With the colder weather approaching, many people take time not only to spring clean their homes but also their lives. By this, I mean that people choose to get rid of bad habits and undertake a concerted effort to introduce new, better habits.
The problem most encounter, however, is that many of these decisions – such as fad diets, impulse gym memberships and going tee-total – are too stringent and sudden to have any staying power, so the full benefits are never experienced.
Instead, you should aim for small, manageable steps – maybe only one or two at a time – to start getting your lifestyle back to where you want it.
Below are some easy ways you can start implementing straight away to help improve your health, happiness and overall wellbeing.
- Get enough sleep. Sleep is a vital part of your routine, as it’s during those hours of rest that your body does most of its repair work. Sleep also helps to regulate your hormones and energy levels. A good rule of thumb is 8 hours a day, but you should make sure you get as much sleep as you need to feel well-rested – even if that means giving up TV time.
- Drink plenty of water. Not only will it keep you hydrated, allowing all the cells in your body to function at maximum efficiency, but it also flushes out any toxins in your body. 8 glasses of water a day is the usual recommendation, but remember that this can include tea and coffee. Aim to drink at least 1 litre (4 standard glasses) of actual water (before meals is a good time, as it fills you up and stops you overeating) and the other litre will usually be accounted for by other drinks.
- Eat fresh. The goal here is to include at least one fresh fruit or vegetable with every meal, as fresh fruits provide the most nutritional benefits. Try adding mixed berries to your porridge or cereal, add salad to your sandwich, and cook evening meal sides like broccoli, peas or cabbage from fresh, rather than relying on pre-packaged, prepared or frozen alternatives.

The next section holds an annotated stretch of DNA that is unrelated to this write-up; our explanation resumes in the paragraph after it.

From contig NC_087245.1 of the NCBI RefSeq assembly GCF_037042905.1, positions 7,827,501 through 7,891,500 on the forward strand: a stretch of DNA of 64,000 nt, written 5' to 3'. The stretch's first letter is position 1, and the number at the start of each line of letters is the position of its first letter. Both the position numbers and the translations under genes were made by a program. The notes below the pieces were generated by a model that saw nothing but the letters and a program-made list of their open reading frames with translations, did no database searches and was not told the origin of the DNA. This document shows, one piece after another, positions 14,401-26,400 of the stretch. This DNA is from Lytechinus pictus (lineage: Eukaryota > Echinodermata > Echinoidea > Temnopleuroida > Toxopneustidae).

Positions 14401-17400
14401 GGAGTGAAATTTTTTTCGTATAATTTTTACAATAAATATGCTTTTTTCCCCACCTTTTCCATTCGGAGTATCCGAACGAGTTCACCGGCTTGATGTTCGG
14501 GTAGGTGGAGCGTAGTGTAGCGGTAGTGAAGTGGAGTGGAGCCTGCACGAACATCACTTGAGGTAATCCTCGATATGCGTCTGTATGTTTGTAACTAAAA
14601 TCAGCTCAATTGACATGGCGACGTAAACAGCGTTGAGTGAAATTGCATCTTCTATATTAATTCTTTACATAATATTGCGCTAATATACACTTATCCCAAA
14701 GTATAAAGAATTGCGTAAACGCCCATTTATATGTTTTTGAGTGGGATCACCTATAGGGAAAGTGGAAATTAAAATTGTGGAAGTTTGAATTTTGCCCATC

- Make time for friends and family. Our social interactions are often overlooked as being an enjoyable but not strictly necessary aspect of life. I disagree. Your social interactions are what help to shape your character, develop a full range of emotion and also help you cope with the daily pressures of life. Taking time every day to talk to those your love, discuss your problems, and also have a laugh, all contribute to your overall emotional and mental wellbeing. An easy way to ensure you get some quality time is to eat as a family every night – with the rule that no-one talks about work or school during the meal. Instead, focus on enjoyable activities and plans for the future, or simply engage in good-natured banter.
- Take time to unwind. Whenever suits you best, be it morning, afternoon or evening, set aside 10-20 minutes to meditate, practise yoga, or otherwise ‘switch off’ from what is going on around you. Taking time to reflect on what has happened, or is due to happen, during your day is a good way to manage stressful situations and give yourself a better perspective on events. It can also help you sleep, and lower blood pressure.
- Exercise regularly. 30 minutes of physical activity five times a week is the recommendation. This can be anything from walking, running or cycling to gym workouts, sports or yoga. Not only is exercise good for maintaining a healthy weight, it also boosts energy, increases flexibility and reduces stress. Furthermore, exercise taken before a meal wards off some hunger pangs, so you’re less likely to overeat.
- Keep up to date with check-ups. Whether it’s the doctor or dentist, make sure you have regular annual check-ups. There’s no excuse for letting one appointment a year fall by the wayside, and these once-overs could spot potential problems before they become bigger issues. Depending on age, make sure you also attend any recommended scans, and if you’re concerned about your health in any way then make an appointment to discuss the matter with your GP as soon as possible.
- Everything in moderation. Most of us like a drink now and again, a chocolate binge or the odd takeaway. The issues only arise when these things become not just occasional treats but regular weekly or even daily features of life. The weekly alcohol limit for adults is now 14 units for both men and women – that’s the equivalent of seven standard glasses of red wine, or four and a half pints of beer. Similarly, the daily recommended allowance for fat is 70g for an adult – which a portion of chip-shop chips and a slice of cream cake will fulfil.
- Quit smoking. This is probably the most difficult lifestyle change to make, but the links between smoking and cancers, respiratory problems and other health issues are unavoidable. If going cold turkey is out of the question, try switching to e-cigarettes, which still give you a nicotine hit to satisfy your craving without subjecting your body to the 4,000+ chemicals found in standard tobacco.
- Stay positive. It’s easy, when life hands you not just one lemon but a tree’s worth, to get disheartened and negative. Instead, focus on the things you can change, discuss your options with different people, and don’t be afraid to ask for, or accept, help.
Implement just a couple of these tips at a time, and build up until you’re regularly including all of them in your daily routine to create a healthy lifestyle that’s not only beneficial but sustainable and enjoyable too.